myoo-LEE-uh-bri-TEE -- (n.) A power and aura unique to feminine women.
In a world where "power" embodies a certain hardness -- heavy and often dark -- muliebrity provides beautiful relief to our usual understandings of power. It is the counterpart of "virility" - masculine power.
This Latin-based word describes the particular power emanating from the feminine - that force that makes itself felt through an overwhelming gentleness, a radiating grace, a transfixing beauty, and an irresistible warmth - muliebrity is an energy precious and rare in a world otherwise harsh and merciless. And rarer today as the world rushes to erase the differences between man and woman, this word reminds us that differences are beautiful - and they possess incredible power.
Wordeby's by Chanel Rion
🦋 ART: "The Seasons: Spring" 1900, by Alphonse Mucha
🦋 STYLE: Art Nouveau (modern)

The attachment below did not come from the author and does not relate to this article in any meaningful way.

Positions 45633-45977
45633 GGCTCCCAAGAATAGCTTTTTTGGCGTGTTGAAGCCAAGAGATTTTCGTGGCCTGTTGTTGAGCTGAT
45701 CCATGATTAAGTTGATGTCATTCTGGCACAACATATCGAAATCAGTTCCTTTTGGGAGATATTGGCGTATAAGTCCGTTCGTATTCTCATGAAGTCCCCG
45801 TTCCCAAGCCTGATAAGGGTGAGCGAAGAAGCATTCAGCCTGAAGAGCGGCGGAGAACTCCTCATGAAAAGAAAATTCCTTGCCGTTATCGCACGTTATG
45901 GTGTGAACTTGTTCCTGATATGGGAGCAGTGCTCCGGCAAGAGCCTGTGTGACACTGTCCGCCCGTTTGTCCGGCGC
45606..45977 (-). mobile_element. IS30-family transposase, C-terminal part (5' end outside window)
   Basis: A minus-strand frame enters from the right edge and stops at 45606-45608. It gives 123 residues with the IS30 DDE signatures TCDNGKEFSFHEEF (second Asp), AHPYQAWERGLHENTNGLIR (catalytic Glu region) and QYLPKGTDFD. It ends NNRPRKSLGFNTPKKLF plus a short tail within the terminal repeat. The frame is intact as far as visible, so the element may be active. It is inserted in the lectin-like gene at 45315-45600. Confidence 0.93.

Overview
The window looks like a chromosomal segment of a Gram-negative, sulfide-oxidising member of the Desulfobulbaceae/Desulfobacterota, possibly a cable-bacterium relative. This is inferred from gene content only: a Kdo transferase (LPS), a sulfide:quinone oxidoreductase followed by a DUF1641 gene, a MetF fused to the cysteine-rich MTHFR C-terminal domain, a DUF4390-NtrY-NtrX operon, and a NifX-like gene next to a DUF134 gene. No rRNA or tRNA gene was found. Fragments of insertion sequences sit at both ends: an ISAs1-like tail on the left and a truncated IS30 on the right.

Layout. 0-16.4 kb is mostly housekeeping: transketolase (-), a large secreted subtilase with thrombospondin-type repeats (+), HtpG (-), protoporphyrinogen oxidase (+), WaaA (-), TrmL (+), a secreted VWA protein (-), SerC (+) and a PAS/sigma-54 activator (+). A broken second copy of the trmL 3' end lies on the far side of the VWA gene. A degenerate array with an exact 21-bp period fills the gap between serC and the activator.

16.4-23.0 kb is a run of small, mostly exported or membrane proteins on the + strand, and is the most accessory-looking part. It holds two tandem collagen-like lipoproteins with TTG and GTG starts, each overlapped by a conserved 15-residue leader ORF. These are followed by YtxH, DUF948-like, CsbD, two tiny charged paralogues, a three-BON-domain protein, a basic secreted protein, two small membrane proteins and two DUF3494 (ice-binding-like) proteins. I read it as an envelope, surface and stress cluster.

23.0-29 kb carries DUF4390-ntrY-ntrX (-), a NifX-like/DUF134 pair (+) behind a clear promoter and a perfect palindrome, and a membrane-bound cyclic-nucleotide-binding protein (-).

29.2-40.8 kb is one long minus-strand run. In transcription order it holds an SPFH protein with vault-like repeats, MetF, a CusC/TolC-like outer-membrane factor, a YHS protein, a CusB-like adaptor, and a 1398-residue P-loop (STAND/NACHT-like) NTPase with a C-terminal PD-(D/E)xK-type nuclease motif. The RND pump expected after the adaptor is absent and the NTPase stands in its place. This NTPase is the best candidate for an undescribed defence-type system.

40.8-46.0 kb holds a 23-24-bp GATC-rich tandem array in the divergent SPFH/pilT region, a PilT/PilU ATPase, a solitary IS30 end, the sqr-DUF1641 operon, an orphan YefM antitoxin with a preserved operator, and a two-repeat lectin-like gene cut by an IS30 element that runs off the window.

🦋 NATIONALITY: Czech
🦋 LEARN MORE: A hallmark fixture of the Art Nouveau movement (1890-1910) Mucha is perhaps the most recognized painter and illustrator from this remarkable art period. As the world barreled toward electricity, industrial manufacturing, flying machines, and steel stretching for the heavens, Art Nouveau was a movement that sought to counteract the Academic Art movement just before it; a movement that was highly polished, classical in nature, mythologically and historically based. Art Nouveau sought instead inspiration in the graceful lines of fauna; it sought movement -- often through asymmetry and fearlessly ventured beyond art and into architecture and design. By the start of World War I, Art Nouveau faded into the background as relic of an idyllic period. It was replaced by the more industrial and streamlined styles of Art Deco and Modernism. But in the period it lived, it dared to defy traditions of old, while at the same time defying the harsh industrialization of its present.